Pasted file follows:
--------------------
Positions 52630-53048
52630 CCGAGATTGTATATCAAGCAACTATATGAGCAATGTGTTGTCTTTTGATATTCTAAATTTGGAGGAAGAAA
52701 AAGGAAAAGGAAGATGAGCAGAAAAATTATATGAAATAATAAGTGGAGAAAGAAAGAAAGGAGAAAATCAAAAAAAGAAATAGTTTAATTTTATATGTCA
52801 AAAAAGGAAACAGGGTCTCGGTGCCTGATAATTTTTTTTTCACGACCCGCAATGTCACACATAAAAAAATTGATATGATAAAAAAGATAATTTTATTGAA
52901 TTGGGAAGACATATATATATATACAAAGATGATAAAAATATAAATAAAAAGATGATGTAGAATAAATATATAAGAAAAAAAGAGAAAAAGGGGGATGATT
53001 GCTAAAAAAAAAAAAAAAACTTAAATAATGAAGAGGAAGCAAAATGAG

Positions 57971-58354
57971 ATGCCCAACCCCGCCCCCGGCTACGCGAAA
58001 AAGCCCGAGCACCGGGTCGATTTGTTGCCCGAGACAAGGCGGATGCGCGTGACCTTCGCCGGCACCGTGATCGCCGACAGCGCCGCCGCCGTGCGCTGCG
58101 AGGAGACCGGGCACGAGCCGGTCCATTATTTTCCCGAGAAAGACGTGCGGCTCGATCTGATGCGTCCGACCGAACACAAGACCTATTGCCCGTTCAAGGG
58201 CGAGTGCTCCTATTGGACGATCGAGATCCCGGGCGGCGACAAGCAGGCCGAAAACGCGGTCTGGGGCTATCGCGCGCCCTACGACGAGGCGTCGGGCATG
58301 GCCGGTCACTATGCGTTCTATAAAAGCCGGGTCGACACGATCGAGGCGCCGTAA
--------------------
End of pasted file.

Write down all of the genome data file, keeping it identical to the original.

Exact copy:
Positions 52630-53048
52630 CCGAGATTGTATATCAAGCAACTATATGAGCAATGTGTTGTCTTTTGATATTCTAAATTTGGAGGAAGAAA
52701 AAGGAAAAGGAAGATGAGCAGAAAAATTATATGAAATAATAAGTGGAGAAAGAAAGAAAGGAGAAAATCAAAAAAAGAAATAGTTTAATTTTATATGTCA
52801 AAAAAGGAAACAGGGTCTCGGTGCCTGATAATTTTTTTTTCACGACCCGCAATGTCACACATAAAAAAATTGATATGATAAAAAAGATAATTTTATTGAA
52901 TTGGGAAGACATATATATATATACAAAGATGATAAAAATATAAATAAAAAGATGATGTAGAATAAATATATAAGAAAAAAAGAGAAAAAGGGGGATGATT
53001 GCTAAAAAAAAAAAAAAAACTTAAATAATGAAGAGGAAGCAAAATGAG

Positions 57971-58354
57971 ATGCCCAACCCCGCCCCCGGCTACGCGAAA
58001 AAGCCCGAGCACCGGGTCGATTTGTTGCCCGAGACAAGGCGGATGCGCGTGACCTTCGCCGGCACCGTGATCGCCGACAGCGCCGCCGCCGTGCGCTGCG
58101 AGGAGACCGGGCACGAGCCGGTCCATTATTTTCCCGAGAAAGACGTGCGGCTCGATCTGATGCGTCCGACCGAACACAAGACCTATTGCCCGTTCAAGGG
58201 CGAGTGCTCCTATTGGACGATCGAGATCCCGGGCGGCGACAAGCAGGCCGAAAACGCGGTCTGGGGCTATCGCGCGCCCTACGACGAGGCGTCGGGCATG
58301 GCCGGTCACTATGCGTTCTATAAAAGCCGGGTCGACACGATCGAGGCGCCGTAA